Gordon Campbell | Parliament TV | Parliament Today | Video | Questions Of the Day | Search

 


National putting politics ahead of parents

David CUNLIFFE

Labour Leader

31 January  2014         MEDIA STATEMENT

National putting politics ahead of parents

National’s consideration of extending paid parental leave is weak, two years too late and shows they are running scared, Labour Leader David Cunliffe says.

“Labour’s Best Start package is setting the political agenda and National is desperate to play catch up. Best Start has been such a hit with Kiwis no one remembers John Key’s state of the nation speech now.

“National’s claim today that it may provide an extension of paid parental leave by just four weeks is two years too late and shows the Government is out of ideas. Sue Moroney’s members’ bill to extend paid parental leave to 26 weeks has been debated in Parliament since 2012.

“National is desperate to divert attention with flags of convenience and backfill it's appalling record on PPL with a token gesture. If National wanted to extend paid parental leave the best way to do that is to work with Sue Moroney to pass her bill. That way longer paid parental leave could start from July this year.

“National is all over the place on this issue. First they said they would use the veto, then they said they might not. Now they will veto it but bring in a different bill.

“National is putting politics ahead of parents. And parents are sick of it. That’s why Kiwis support Best Start,” David Cunliffe says.

ENDS

© Scoop Media

 
 
 
 
 
Parliament Headlines | Politics Headlines | Regional Headlines

 

Spy Update: Appointment Of GCSB Acting Director

GCSB Chief Legal Advisor Lisa Fong will become the Acting Director of the Government Communications Security Bureau (GCSB) from 15 February 2016, Minister Responsible for the GCSB Christopher Finlayson announced today. More>>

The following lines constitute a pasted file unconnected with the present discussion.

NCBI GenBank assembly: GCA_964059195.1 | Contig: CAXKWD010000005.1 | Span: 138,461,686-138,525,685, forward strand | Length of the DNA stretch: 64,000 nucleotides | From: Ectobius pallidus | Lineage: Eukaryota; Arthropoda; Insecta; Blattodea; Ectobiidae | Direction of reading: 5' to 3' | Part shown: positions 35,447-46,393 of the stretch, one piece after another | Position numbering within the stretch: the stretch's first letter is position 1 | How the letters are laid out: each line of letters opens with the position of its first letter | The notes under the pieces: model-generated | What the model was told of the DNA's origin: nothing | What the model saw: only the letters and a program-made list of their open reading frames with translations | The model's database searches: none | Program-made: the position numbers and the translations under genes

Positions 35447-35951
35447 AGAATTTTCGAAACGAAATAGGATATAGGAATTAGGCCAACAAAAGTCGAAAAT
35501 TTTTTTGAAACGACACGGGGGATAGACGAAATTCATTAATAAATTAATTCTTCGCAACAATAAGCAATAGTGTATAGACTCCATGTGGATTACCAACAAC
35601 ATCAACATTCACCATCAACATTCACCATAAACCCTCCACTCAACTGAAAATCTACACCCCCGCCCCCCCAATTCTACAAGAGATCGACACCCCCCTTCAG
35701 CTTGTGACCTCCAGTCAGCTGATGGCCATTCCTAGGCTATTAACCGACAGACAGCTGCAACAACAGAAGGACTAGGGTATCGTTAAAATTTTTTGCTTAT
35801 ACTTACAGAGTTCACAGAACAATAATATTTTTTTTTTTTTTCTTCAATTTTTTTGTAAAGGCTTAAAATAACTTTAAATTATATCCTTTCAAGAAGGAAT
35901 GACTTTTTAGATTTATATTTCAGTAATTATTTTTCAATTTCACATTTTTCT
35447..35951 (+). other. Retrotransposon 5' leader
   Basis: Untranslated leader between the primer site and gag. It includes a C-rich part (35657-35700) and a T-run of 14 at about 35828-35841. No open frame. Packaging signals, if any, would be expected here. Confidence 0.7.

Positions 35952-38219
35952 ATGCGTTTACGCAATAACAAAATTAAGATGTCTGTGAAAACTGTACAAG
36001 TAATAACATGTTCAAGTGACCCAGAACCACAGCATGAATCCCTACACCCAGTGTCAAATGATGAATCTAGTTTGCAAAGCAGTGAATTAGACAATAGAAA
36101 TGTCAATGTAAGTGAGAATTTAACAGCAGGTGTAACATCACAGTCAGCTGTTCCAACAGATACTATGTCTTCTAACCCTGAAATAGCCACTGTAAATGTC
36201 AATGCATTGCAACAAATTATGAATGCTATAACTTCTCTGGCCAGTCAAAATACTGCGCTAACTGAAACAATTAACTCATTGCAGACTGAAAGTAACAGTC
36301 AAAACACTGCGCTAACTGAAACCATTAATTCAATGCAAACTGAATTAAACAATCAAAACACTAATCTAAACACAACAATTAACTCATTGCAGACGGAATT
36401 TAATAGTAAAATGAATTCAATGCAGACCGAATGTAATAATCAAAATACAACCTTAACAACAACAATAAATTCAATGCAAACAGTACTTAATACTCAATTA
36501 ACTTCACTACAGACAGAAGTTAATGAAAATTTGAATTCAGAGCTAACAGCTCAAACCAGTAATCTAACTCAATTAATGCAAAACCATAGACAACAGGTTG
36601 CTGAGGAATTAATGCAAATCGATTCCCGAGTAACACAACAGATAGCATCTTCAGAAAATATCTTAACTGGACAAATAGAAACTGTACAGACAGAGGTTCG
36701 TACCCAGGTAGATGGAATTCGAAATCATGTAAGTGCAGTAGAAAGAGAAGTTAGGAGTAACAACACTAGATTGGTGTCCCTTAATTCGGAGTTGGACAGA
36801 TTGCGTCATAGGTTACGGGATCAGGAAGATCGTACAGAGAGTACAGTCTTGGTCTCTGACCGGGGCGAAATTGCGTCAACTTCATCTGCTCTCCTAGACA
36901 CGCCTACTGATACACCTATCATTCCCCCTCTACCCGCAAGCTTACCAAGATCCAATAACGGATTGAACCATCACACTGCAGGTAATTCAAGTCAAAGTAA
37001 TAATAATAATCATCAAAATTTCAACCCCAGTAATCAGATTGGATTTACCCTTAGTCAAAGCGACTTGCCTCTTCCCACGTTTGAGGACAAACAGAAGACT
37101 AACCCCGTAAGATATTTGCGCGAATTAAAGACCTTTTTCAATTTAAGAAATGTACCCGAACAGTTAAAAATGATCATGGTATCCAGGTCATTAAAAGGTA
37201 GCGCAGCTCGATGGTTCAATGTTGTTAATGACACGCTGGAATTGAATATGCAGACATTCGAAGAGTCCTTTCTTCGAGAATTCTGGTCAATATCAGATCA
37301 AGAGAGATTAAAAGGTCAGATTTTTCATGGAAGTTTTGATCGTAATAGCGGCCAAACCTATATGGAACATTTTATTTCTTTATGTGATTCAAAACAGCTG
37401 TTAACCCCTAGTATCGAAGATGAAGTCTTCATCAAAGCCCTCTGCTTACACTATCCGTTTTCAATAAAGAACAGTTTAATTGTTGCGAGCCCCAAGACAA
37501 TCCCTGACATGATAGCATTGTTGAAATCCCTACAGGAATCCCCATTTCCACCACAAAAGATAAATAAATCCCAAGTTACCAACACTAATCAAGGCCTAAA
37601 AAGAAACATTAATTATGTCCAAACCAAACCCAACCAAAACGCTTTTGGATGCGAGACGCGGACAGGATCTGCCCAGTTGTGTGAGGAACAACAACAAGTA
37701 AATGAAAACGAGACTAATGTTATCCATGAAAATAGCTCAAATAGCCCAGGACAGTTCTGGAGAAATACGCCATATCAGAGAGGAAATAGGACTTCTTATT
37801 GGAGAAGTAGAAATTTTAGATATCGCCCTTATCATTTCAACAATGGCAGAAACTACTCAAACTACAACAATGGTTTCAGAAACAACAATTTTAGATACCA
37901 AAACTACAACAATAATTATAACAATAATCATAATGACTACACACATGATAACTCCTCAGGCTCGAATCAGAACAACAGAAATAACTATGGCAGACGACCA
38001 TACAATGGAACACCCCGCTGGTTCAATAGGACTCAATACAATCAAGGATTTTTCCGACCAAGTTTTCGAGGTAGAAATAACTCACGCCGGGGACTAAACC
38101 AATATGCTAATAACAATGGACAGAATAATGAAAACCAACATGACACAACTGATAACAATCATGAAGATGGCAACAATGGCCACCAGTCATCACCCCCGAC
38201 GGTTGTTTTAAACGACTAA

Protests Close Roads: TPP Signed In Auckland

“TPP was signed by Australia, Brunei Darussalam, Canada, Chile, Japan, Malaysia, Mexico, New Zealand, Peru, Singapore, the United States and Viet Nam.” More>>

ALSO:

Emails Behind 'Diplomatic Immunity' Case: Whitehead Report Released

“As previously indicated the conclusions reached by Mr Whitehead’s investigation are not unexpected but they are very disappointing,” Mr Mccully says. “At the heart of the matter is a single email, along with procedural shortcomings, which gave Malaysian officials the impression it would be acceptable for Mr Rizalman to return to Malaysia." More>>

ALSO:

Gordon Campbell: On The Treaty/TPP Overlap, And Iowa

The fears about the ISDS provisions in the Trans Pacific Partnership deal are well-founded. The reality is that there is a sharp uptick in the occurrence of ISDS litigation in developed countries, and even the right wing likes of The Economist have been souring on the process for some time. More>>

ALSO:

Christchurch Red Zone Offers: Fresh High Court Proceedings

Grant Cameron, Solicitor for the Quake Outcasts said “the action seeks judicial review of the Crown’s recent decision to make a fresh offer to purchase properties from uninsured property owners in red zones. More>>

ALSO:

PM's Post-Cabinet Press Conference: Waitangi And TPP

Prime Minister John Key on Tuesday said his office has received an invitation for him to visit the Lower Marae on Waitangi Day, but was waiting for a meeting of the Te Tii Marae Trustees. More>>

ALSO:

Flagged: 'Wrong Colour' Bridge Flag To Change

NZ First: Only 13 days after National trumpeted its legally questionable flag on Auckland Harbour Bridge, it is now coming down because it is the wrong colour... “Mr Key’s latest flag fiasco is another waste of taxpayers' money. Given it is coming down, down is exactly the location where it should remain. More>>

ALSO:

School's In: Children Head Back To School

“Across the whole of this year we expect 61,820 five year olds will begin their primary schooling for the first time,” says the Ministry of Education head of sector enablement and support Katrina Casey. More>>

ALSO:

Dog & Lemon: FBI Disagrees With NZ Government Over Police Chases

Multiple studies, quoted by the FBI, show that once suspects realise they're no longer being chased; they tend to slow down to normal driving speeds and therefore become far less of a risk. The FBI report also categorically rejected the argument that abandoning police chases meant ‘giving in’ to offenders. More>>

ALSO:

Get More From Scoop

 

LATEST HEADLINES

 
 
 
 
 
 
 
 
 
Parliament
Search Scoop  
 
 
Powered by Vodafone
NZ independent news